1. Understanding Backups

    September 07, 2015

    Just imagine for a moment that you just lost all your pictures. I think you will feel pretty horrible. You probably want to prevent this from ever happening to you.

    You may have heard about the solution to this kind of disaster: 'make backups'. What does that really mean?

    What is a backup?

    This is my definition of a backup:

    A backup is a copy of your files on a separate physical device

    The second part is what a backup is all about. If you create a copy of a file and store the copy on your computer, that is not a backup. It's only a version. Only if you store a file on a different device, such as a USB-stick or external USB hard drive, we may call the copy a 'backup'.

    Why do I need backups?

    If you don't make backups you will lose all your data at some point.

    This is how you will lose your precious data:

    1. Human error: You accidentally delete or overwrite a file or entire folder.
    2. Hardware failure: Your computer dies and with it, all your data.
    3. Disaster: Your house burns down or all your computer equipment gets stolen.

    A good backup will protect you against all three risks.

    Why are manual backups bad?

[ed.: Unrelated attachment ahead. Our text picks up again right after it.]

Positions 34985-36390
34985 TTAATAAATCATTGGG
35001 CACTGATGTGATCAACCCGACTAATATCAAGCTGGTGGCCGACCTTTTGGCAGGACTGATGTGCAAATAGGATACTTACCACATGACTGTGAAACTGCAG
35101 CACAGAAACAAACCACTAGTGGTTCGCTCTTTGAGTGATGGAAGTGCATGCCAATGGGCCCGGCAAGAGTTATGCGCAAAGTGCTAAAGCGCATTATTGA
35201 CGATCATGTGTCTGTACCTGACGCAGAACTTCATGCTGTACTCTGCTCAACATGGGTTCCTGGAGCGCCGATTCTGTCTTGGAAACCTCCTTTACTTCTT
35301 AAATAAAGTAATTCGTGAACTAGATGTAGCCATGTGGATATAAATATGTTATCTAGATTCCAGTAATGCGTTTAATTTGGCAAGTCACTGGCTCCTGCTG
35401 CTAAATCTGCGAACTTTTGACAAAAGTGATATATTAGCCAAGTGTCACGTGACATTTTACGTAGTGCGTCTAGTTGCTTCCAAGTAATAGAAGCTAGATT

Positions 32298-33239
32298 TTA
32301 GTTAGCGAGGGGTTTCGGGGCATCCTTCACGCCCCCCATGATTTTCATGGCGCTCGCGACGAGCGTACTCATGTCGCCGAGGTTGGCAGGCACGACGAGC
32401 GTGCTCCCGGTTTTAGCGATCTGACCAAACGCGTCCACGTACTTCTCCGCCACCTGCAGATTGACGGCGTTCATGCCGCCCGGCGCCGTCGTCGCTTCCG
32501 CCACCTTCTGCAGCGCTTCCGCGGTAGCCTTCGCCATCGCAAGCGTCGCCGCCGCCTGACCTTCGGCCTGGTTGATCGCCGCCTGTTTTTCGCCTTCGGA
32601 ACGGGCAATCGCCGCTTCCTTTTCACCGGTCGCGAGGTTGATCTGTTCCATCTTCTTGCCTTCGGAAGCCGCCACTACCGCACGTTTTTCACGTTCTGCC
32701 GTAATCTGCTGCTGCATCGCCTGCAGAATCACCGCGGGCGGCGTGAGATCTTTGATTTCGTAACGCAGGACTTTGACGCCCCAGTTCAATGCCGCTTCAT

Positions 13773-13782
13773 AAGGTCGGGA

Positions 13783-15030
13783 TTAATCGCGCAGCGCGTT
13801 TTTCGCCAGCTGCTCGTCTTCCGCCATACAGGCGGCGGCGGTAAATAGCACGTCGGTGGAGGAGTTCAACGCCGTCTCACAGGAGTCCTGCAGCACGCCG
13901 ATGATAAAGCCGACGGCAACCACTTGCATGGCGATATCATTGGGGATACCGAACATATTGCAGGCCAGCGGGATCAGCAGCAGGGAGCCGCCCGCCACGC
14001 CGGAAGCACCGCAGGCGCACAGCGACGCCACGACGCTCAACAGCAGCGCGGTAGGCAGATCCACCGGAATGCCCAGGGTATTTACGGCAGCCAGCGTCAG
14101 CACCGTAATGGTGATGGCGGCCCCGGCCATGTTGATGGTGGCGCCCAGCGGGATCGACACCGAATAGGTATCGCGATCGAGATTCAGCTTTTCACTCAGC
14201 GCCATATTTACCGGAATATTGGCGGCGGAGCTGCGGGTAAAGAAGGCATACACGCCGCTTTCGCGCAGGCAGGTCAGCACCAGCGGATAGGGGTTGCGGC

A backup solution that requires human interaction is a backup solution that is setup to fail. Automate your backups so your backups contrain fresh, recent data.

    A six-month old backup is better than nothing, but having to discover that you lost all your photos made in the last six months is still a bitter pill to swallow.

    The •only• proper way to make backups is to make them automatically.

    To automate the backup process, you need backup software. Both Windows and Mac OS X have build-in backup software and it is really recommended to use it, in combination with a USB-disk or NAS.

    Backup software


    Windows 10 has a nice new feature called 'file history'. I would really recommend using this feature. It creates a backup every hour and only stores changed or added files. By default, modified or deleted files are kept for one year.

    Mac OS X

    Since years, Mac OS X is shipped with "Time Machine". If you connect a USB drive to your computer, you may have seen the question wether or not to use the drive with Time Machine. Apple really tries to make creating backups as easy as possible. Time Machine offers you to travel back in time to older 'snapshots' of your computer. Very nice if you need to recover accidentally deleted files or an older version of a file.

    What are the options for storing my backups?

    There are three types of storage for your backups: